Minister for Communications Paul Fletcher said the decision to investigate Monday night's Q&A program was "appropriate".
The ABC will investigate whether Monday night's episode of Q&A breached editorial standards after receiving several audience complaints about the language and ideas expressed by the panel.
The entirely non-male panel featured high-profile feminists - Egyptian-American writer Mona Eltahawy, Indigenous screenwriter Nayuka Gorrie, journalist Jess Hill, business leader Hana Assafiri and anti-ageism campaigner Ashton Applewhite - ahead of this weekend's Broadside Festival, hosted by the Wheeler Centre.
ABC Managing Director David Anderson said the intention of the panel was to "present challenging ideas from high-profile feminists" but he acknowledged the program was "provocative in regard to the language used and some of the views presented".
"Q&A has always sought to tackle difficult issues and present challenging and thought-provoking content. However, I can understand why some viewers found elements of this episode confronting or offensive," Mr Anderson said in a statement on Thursday.
"We have received audience complaints about the program, are assessing the concerns raised and will investigate whether the program met the ABC’s editorial standards."
Minister for Communications Paul Fletcher said the ABC's decision to investigate the program, in which he said some panellists used "offensive language and called for or endorsed violence", was "appropriate".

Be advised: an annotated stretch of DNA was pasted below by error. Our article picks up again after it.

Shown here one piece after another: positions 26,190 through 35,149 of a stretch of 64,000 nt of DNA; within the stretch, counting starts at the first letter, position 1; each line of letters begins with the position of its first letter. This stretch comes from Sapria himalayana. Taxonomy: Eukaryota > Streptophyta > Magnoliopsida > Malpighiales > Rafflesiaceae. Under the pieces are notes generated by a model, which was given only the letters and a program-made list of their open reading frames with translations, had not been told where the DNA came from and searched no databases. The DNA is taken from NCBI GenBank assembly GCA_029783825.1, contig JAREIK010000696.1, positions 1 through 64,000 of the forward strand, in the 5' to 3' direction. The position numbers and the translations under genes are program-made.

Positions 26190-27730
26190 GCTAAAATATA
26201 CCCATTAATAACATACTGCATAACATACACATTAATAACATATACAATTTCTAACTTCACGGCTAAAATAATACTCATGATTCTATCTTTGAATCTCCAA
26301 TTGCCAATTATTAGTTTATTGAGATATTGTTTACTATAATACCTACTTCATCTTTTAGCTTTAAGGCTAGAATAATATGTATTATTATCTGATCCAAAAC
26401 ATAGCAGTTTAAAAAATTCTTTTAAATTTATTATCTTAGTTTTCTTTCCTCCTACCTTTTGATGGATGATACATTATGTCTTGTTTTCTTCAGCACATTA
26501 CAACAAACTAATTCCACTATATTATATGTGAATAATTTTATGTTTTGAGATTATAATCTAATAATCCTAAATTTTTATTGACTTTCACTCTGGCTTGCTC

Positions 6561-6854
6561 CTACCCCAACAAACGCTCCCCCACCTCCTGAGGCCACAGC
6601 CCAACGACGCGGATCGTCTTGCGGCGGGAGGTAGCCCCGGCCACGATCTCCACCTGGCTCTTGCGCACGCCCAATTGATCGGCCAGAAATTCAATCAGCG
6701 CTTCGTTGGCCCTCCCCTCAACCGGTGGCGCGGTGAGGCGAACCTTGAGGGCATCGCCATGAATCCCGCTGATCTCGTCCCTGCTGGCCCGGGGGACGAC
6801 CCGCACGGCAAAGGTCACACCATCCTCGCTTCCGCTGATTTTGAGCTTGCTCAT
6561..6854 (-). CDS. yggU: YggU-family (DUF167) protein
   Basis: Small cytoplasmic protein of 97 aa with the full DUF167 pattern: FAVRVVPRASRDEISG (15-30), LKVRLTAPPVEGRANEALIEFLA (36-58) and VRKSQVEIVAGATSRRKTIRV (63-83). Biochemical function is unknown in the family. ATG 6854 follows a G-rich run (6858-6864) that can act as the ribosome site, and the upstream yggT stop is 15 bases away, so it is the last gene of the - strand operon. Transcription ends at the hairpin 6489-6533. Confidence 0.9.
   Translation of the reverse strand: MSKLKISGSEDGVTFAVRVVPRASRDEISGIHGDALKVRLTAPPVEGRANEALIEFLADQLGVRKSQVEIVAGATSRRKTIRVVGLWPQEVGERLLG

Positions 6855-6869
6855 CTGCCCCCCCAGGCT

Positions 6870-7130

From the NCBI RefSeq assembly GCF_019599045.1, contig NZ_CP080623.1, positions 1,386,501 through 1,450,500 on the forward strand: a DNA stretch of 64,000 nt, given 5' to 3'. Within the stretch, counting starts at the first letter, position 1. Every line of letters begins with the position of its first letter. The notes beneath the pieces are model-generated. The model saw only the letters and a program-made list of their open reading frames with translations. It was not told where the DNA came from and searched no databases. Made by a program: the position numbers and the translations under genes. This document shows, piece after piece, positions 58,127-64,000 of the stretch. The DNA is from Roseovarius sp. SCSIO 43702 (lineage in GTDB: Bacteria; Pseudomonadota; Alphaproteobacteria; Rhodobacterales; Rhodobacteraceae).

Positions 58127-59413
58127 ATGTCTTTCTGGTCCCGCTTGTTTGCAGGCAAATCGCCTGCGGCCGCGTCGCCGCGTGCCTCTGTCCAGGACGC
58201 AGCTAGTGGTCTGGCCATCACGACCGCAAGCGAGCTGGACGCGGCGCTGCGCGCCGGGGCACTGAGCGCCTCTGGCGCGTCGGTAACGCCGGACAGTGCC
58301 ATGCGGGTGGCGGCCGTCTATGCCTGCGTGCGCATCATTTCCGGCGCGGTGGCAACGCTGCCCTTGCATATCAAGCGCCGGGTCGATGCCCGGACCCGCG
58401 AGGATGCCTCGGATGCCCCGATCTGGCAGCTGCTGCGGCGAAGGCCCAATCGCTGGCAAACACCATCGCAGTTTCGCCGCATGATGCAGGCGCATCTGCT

One of the more controversial moments of the program came when an audience member asked when violence and aggression is an appropriate way to bring about change.
Eltahawy responded that she wanted "the patriarchy to fear feminism".
"How long must we wait for men and boys to stop murdering us, to stop beating us and to stop raping us. How many rapists must we kill ... until men stop raping us," she continued.
Host Fran Kelly then jumped in, describing Eltahawy's statement as "fighting words".
Gorrie agreed that violence, in some cases, was OK, explaining that Indigenous Australians already experience violence from "so many different places".
“I think violence is OK because if someone is trying to kill you, there’s no amount of ‘but I’m really clever. I’m really articulate … ’, no amount of that will save you. Let’s burn stuff,” they said.
In a video posted by Q&A on Thursday, Assafiri clarified that she did not support the use of violence.
"Violence is never a go-to position for me. Violence begets violence," she said.
"I wanted us to engage in a different conversation where our intelligence and wisdom could elevate the conversation and we could lead on progressing a different conversation."
Speaking to SBS News on Wednesday, Eltahawy said she was not surprised by the backlash to her appearance on the panel.
"This was my third time on Q&A and I’ve become accustomed to the hysteria of misogynists in Australia," she said from Sydney, where she is appearing as part of UNSW's Unthinkable talk series.
"I speak all over the world and of course, I get trolled and I get hatred but there’s something uniquely Australian about the way misogynists in this country respond to me. Especially, when I appear on Q&A.”
Several language warnings were issued throughout the program after Eltahawy repeatedly used the word "f**k".
The ABC's Code of Practice does not bar coarse language, but dictates that it must "form a legitimate part of reportage, debate, documentaries or a humorous, satirical, dramatic or other artistic work."
"What may be inappropriate and unacceptable in one context may be appropriate and acceptable in another," it reads.
Q&A is broadcast live from 9.35 pm (AEST).